“The North Korean nuclear threat is worsening by the day. Tougher economic sanctions have not accomplished much, if anything. Nor has President Trump’s bellicosity. Sunday’s nuclear test was the North’s most powerful blast in the 11 years it has been detonating nuclear weapons. There are signs of another test soon.
Mr. Trump’s approach has so far consisted of sanctions, pressure on China — North Korea’s chief ally — and taunts against the government in Pyongyang. These messages have not only produced zero positive results but they have also sowed confusion about his intentions. The president and his team seem unable or unwilling to put together a realistic and coherent strategy that goes beyond pressure tactics and harsh rhetoric to include a serious effort to engage the North Koreans.
There have been some inexplicable errors along the way. The latest was to pick a fight with South Korea, an ally whose cooperation is vital to resolving the North Korea crisis. At a moment when South Korea needs to be able to trust America’s commitments, Mr. Trump has unwisely hinted at abrogating an important bilateral trade deal, thus potentially ceding more economic ground to China, and accused its new president, Moon Jae-in, of “appeasement” toward North Korea. The South Koreans are so upset, there is talk among some of developing their own nuclear weapons, which would compound the present insanity.”
Get a grip Trump Administration, it is not our backyard. We need to quietly go about listening to China, Japan, and South Korea, and support them in managing the North Korean Government.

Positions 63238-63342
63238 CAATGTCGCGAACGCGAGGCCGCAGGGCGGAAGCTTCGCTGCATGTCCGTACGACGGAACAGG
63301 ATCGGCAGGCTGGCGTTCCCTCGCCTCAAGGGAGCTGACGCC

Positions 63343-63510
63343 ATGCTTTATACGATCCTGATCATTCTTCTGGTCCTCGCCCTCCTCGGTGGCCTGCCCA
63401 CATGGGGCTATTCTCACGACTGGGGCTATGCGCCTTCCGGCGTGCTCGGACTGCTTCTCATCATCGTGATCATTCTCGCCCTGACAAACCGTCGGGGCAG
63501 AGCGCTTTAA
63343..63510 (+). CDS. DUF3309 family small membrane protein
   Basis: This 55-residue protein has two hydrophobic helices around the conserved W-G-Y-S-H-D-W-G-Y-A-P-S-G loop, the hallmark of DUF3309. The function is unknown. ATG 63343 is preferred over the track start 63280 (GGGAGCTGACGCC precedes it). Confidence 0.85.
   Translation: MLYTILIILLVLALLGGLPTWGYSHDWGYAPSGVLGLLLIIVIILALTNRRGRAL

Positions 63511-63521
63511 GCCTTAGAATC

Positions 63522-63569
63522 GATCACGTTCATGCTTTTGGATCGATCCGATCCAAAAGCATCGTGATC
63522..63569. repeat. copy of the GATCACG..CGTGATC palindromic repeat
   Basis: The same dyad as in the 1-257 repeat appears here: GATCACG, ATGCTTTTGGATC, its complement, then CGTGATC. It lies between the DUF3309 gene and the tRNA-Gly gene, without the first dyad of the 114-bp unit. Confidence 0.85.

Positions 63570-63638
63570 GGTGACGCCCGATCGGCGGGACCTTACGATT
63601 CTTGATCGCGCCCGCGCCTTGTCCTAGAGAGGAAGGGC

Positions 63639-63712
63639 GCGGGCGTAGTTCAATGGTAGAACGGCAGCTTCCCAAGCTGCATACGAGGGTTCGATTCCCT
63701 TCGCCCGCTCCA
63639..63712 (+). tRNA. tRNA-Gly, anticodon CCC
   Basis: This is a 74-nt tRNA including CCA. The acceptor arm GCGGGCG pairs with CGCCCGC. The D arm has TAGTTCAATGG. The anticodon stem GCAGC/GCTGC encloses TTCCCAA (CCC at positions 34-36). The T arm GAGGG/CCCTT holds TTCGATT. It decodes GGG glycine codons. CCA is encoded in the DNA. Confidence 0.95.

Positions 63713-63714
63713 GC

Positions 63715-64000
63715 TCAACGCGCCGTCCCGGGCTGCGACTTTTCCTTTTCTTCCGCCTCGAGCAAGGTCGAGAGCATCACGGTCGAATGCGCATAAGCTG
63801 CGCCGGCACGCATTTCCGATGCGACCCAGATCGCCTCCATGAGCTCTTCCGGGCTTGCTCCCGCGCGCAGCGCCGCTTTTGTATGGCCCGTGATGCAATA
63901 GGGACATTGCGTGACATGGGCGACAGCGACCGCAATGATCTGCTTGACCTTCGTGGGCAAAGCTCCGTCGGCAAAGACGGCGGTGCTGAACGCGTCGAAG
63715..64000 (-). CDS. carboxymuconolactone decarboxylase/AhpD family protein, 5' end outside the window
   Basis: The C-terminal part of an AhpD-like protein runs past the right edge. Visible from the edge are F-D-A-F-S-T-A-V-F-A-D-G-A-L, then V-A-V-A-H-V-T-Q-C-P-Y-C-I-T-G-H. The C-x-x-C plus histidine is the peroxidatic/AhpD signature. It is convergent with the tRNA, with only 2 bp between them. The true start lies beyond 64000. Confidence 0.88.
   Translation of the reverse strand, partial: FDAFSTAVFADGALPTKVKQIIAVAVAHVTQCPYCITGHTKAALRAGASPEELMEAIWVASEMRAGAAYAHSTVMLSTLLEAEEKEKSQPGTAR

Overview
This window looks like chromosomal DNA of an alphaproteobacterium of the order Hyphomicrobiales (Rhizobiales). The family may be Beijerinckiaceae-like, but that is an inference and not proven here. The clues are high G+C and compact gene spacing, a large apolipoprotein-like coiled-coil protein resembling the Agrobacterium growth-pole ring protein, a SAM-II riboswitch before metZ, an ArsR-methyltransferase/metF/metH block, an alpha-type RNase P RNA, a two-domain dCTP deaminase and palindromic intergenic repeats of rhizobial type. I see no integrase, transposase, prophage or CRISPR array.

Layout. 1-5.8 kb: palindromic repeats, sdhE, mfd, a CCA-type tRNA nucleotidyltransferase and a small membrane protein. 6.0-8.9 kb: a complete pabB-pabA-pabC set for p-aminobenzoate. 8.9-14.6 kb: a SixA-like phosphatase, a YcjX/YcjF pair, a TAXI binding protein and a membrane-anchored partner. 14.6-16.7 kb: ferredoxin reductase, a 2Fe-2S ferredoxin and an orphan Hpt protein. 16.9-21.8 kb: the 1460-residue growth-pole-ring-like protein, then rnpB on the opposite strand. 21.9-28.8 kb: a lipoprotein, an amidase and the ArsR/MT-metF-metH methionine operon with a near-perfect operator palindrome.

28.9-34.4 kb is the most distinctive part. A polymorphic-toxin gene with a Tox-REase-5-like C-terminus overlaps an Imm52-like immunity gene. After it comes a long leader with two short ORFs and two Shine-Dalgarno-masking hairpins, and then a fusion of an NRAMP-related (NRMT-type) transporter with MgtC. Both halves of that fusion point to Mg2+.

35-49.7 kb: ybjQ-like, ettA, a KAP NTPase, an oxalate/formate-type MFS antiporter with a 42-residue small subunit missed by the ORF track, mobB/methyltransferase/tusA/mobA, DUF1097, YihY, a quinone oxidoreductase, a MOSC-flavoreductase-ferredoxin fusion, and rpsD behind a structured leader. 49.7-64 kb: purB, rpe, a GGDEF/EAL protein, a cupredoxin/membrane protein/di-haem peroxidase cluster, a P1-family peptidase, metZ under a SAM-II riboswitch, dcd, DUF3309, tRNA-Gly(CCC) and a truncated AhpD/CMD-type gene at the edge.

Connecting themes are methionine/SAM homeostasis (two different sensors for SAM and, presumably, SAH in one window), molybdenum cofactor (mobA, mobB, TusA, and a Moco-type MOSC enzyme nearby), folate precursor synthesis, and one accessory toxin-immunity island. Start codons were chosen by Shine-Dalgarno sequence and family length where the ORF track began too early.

Here are too well recommended comments I endorse:
“BEIJING — It was supposed to be Xi Jinping’s moment to bask in global prestige, as the Chinese president hosted the leaders of some of the world’s most dynamic economies at a summit meeting just weeks before a Communist Party leadership conference.But just hours before Mr. Xi was set to address the carefully choreographed meeting on Sunday, North Korea’s leader, Kim Jong-un, detonated his sixth nuclear bomb.Mr. Kim has timed his nuclear tests and missile launches with exquisite precision, apparently trying to create maximum embarrassment for China. And on Sunday, a gathering in southeast China of leaders from Russia, Brazil, India and South Africa, members of the so-called BRICS group, was immediately overshadowed by news of the test, which shook dwellings in China and revived fears of nuclear contamination in the country’s northeast region.”